How important do you think social class is in An Inspector Calls and how does Priestley present ideas about social class?
The main theme in An Inspector Calls is social class. Priestley has used many ways of showing this to the reader.
The importance given by Mr Birling to Sheila's and Gerald's marriage is immense. This is not because of the fact that his only daughter will be walking down the aisle soon but because he wants to work with Mr Croft, Gerald's father in a business partnership. He says, 'Your engagement to Sheila means a tremendous lot to me.' In this quote, the word 'lot' could be in a large amount, but it also could mean an object for sale at an auction. So in this context, it means that Sheila is the auction object, Mr Birling is the owner of that object and Gerald is the buyer. Normally in an auction, the object is sold to the person with the highest price. Mr Birling will only give his daughter to the richest man and that wealthy man is Gerald. This quote emphasizes the fact that this whole marriage arrangement is a business contract. Even though the Birlings' are upper class, they are not higher in the Hierarchy as the Crofts. The Crofts have the title Sir and Lady so the Mr Birling is trying to set up a relationship between the two families so that he can get wealthier. He is a social climber. He wants to limb up the Hierarchy as social status takes up a significant part of his life.
Mr Birling, in every way tries to make sure that the Crofts are aware of his improving social standing. At the beginning of the play, he tells Gerald 'Finchley told me it's exactly the same port your father gets'. This line clearly shows that Mr Birling is trying to impress Gerald so that he might go and tell Sir George Croft about the special 'port' Mr Birling had bought for him. Arthur Birling believes that this might increase his chances of combining Birlings Company and Crofts Limited and work together for 'lower costs and higher prices.' The word 'exactly' emphasizes that he has made sure the correct sort of port was given to Gerald to show that he too can live up to their high standards. The same quote shows the lack of respect Arthur has for anyone who isn't higher or equally wealthy as him. Priestley has given no title to 'Finchley.' he has made Arthur just all him 'Finchley' to make the audience aware that Arthur is patronizing the low class workers. Arthur Birling also mentions to Gerald about his upcoming chances of a Knighthood. The important part is that Birling doesn't even bother to tell his own son Eric but his future son in law Gerald because Gerald seems to have what Arthur craves more, money and social status. This again signifies the importance given to social class in this play.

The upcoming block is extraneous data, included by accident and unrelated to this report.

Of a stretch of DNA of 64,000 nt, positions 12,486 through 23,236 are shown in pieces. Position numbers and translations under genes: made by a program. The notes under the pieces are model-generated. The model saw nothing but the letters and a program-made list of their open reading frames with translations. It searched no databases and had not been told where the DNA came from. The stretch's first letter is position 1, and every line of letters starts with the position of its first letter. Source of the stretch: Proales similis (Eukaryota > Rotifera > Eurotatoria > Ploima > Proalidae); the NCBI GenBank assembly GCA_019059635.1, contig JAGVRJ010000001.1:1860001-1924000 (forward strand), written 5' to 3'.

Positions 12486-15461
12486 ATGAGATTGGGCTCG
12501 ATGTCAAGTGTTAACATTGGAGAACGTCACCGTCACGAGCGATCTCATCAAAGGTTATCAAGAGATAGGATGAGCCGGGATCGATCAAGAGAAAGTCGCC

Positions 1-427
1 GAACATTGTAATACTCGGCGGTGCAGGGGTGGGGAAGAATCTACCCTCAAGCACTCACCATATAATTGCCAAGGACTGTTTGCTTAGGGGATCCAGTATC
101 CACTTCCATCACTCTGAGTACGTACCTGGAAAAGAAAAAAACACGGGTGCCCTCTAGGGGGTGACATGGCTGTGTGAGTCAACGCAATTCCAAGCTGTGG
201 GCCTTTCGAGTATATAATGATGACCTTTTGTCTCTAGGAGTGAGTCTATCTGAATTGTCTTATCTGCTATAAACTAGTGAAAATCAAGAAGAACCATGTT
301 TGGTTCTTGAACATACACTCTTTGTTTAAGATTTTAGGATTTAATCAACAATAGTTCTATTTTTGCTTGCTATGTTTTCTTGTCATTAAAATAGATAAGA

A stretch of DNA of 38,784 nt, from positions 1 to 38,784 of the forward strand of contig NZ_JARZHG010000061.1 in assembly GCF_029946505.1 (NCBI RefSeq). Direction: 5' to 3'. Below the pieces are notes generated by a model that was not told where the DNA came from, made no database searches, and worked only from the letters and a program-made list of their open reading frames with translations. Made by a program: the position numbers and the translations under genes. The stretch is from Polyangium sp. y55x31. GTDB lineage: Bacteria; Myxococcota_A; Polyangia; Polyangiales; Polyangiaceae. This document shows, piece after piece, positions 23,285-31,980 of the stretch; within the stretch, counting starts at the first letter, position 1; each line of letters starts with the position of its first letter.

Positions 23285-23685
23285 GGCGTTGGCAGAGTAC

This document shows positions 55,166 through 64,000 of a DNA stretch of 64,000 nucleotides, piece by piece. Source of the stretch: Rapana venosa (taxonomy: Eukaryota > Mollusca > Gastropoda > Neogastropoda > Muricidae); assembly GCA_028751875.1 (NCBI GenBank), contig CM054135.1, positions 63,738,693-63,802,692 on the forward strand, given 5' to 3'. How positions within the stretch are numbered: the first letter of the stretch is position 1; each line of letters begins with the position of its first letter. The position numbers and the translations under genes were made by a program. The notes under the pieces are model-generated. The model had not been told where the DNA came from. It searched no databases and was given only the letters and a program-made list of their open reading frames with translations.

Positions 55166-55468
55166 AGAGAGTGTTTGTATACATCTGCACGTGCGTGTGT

Mrs Birling too seems to have prejudice among the working class. She says 'Girls of that class-' The way that Priestley has wrote this line makes us imagine a picture of Sybil saying this with total disgust, as if she cannot even bear to talk about working class girls. Her reference to the low class is 'that.' This further proves the insignificance she has for them and that she doesn't really see them as fellow human beings. She doesn't have a direct reference to the working class, instead she just says 'that.' It clearly shows the discrimination towards members of the community who are not higher up in the social ladder. Also, further into Act 2, she says that she was 'prejudiced against her case.' Mrs Birling has no hesitation when giving this point which suggests that she believes that is how it is supposed to be, that she was supposed to be prejudiced against Eva Smith's appeal for help even before she got to know her well. The way that Sybil was brought up and lived up ot his point in her life has influenced her decision making and as she was born into the upper class, she was taught that way to treat the poor. This even proves that the upper class saw the lower class as non existing creatures.
Mr Birling even discriminates the Inspector in Act 1 of the play. Just like he believes that social status can increase his chances of everything, he expects everyone else to do the same. When Arthur introduces Gerald, to the Inspector, he emphasizes the fact that he is Sir George Croft, of 'Croft;s Limited''s son. He is showing off his relationships with wealthier, socially standing people to make the Inspector feel little and poor. He also uses the name of 'Chief Constable Colonel Roberts' to interrogate Inspector Goole. He knows that the Chief Constable has more authority than this Inspector and therefore he uses his name as he hopes that it would scare the Inspector. Mr Birling then briefly explains his relationship with the Constable and how they play golf together. When the Inspector says that he doesn't play golf, Arthur says 'I didn't suppose you did.' He says this because at that time, golf was a sport only played by the upper class. So Arthur is discriminating the Inspector and it sound quite comical as he indirectly tells him that he just can't afford to play golf.
Most of the lines in An Inspector Calls, emphasizes valid importance given to social class and Priestley's way of writing teaches the audience not to behave in those ways due to the sinful consequences that it brings with it.
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